Section 55
Chapter 54,426

Modular organization of α-toxins from scorpion venom mirrors domain structure of their targets, sodium channels

Chugunov, A.O.; Koromyslova, A.D.; Berkut, A.A.; Peigneur, S.; Tytgat, J.; Polyansky, A.A.; Pentkovsky, V.M.; Vassilevski, A.A.; Grishin, E.V.; Efremov, R.G.

Journal of Biological Chemistry 288(26): 19014-19027


ISSN/ISBN: 1083-351X
PMID: 23637230
DOI: 10.1074/jbc.m112.431650
Accession: 054425461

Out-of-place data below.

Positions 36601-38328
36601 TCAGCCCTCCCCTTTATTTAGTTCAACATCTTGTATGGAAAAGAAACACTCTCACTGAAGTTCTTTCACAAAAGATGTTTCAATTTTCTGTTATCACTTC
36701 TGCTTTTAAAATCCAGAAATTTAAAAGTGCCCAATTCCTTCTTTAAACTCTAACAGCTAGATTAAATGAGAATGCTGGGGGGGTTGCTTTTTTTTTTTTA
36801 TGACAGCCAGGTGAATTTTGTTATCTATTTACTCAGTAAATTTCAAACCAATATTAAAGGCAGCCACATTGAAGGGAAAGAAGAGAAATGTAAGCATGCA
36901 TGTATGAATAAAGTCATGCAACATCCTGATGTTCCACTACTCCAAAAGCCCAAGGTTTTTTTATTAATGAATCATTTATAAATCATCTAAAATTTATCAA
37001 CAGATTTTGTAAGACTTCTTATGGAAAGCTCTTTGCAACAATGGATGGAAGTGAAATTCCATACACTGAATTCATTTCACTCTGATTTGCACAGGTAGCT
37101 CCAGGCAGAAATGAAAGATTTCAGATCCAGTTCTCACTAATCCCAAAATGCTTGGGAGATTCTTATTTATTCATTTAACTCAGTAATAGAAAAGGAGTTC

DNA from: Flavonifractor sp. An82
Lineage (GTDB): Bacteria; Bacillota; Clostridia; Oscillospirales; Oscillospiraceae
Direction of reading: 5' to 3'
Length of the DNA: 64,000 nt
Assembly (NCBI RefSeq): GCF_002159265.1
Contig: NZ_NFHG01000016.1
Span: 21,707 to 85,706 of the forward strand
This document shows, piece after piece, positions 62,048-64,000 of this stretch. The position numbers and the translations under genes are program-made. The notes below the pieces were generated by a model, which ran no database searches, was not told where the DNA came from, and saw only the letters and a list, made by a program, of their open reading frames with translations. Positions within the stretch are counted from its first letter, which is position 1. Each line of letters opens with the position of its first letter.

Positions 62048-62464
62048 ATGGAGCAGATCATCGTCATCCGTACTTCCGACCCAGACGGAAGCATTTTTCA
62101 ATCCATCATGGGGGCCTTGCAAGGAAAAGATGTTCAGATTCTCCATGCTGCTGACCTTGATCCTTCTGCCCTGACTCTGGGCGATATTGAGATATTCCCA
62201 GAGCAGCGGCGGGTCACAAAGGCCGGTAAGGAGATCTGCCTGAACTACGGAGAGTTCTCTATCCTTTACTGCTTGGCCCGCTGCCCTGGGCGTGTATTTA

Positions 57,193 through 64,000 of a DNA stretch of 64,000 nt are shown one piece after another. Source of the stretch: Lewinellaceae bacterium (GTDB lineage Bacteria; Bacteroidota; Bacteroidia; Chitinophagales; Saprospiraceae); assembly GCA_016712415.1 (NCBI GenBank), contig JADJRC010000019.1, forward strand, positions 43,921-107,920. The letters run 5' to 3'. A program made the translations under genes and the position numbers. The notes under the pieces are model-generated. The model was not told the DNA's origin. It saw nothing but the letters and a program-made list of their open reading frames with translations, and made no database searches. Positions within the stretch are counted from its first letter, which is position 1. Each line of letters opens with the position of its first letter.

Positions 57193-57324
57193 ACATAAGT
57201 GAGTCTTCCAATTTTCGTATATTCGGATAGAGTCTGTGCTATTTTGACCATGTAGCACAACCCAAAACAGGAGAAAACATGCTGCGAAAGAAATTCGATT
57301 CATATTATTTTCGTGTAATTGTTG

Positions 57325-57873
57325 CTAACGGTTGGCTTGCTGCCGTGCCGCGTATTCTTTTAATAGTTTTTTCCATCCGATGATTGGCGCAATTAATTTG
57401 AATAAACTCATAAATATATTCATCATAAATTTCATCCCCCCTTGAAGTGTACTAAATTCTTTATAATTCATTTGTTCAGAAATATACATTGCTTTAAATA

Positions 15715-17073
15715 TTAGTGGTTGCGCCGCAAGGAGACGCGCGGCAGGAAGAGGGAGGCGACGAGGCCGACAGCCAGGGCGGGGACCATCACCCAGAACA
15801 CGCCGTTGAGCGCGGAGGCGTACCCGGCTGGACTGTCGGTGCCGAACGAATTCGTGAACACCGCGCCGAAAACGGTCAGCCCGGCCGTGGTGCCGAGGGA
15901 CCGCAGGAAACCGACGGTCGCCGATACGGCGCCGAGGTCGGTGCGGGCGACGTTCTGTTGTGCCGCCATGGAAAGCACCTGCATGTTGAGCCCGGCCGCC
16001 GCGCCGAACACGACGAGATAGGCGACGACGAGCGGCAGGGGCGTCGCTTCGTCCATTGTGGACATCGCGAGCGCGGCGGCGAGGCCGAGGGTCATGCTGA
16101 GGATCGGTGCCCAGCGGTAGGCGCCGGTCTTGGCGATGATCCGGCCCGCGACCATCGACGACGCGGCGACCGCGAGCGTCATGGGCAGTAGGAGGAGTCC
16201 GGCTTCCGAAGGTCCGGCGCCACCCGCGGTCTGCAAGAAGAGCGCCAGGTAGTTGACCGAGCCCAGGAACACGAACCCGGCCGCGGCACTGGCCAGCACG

To gain success in the evolutionary "arms race," venomous animals such as scorpions produce diverse neurotoxins selected to hit targets in the nervous system of prey. Scorpion α-toxins affect insect and/or mammalian voltage-gated sodium channels (Na(v)s) and thereby modify the excitability of muscle and nerve cells. Although more than 100 α-toxins are known and a number of them have been studied into detail, the molecular mechanism of their interaction with Na(v)s is still poorly understood. Here, we employ extensive molecular dynamics simulations and spatial mapping of hydrophobic/hydrophilic properties distributed over the molecular surface of α-toxins. It is revealed that despite the small size and relatively rigid structure, these toxins possess modular organization from structural, functional, and evolutionary perspectives. The more conserved and rigid "core module" is supplemented with the "specificity module" (SM) that is comparatively flexible and variable and determines the taxon (mammal versus insect) specificity of α-toxin activity. We further show that SMs in mammal toxins are more flexible and hydrophilic than in insect toxins. Concomitant sequence-based analysis of the extracellular loops of Na(v)s suggests that α-toxins recognize the channels using both modules. We propose that the core module binds to the voltage-sensing domain IV, whereas the more versatile SM interacts with the pore domain in repeat I of Na(v)s. These findings corroborate and expand the hypothesis on different functional epitopes of toxins that has been reported previously. In effect, we propose that the modular structure in toxins evolved to match the domain architecture of Na(v)s.

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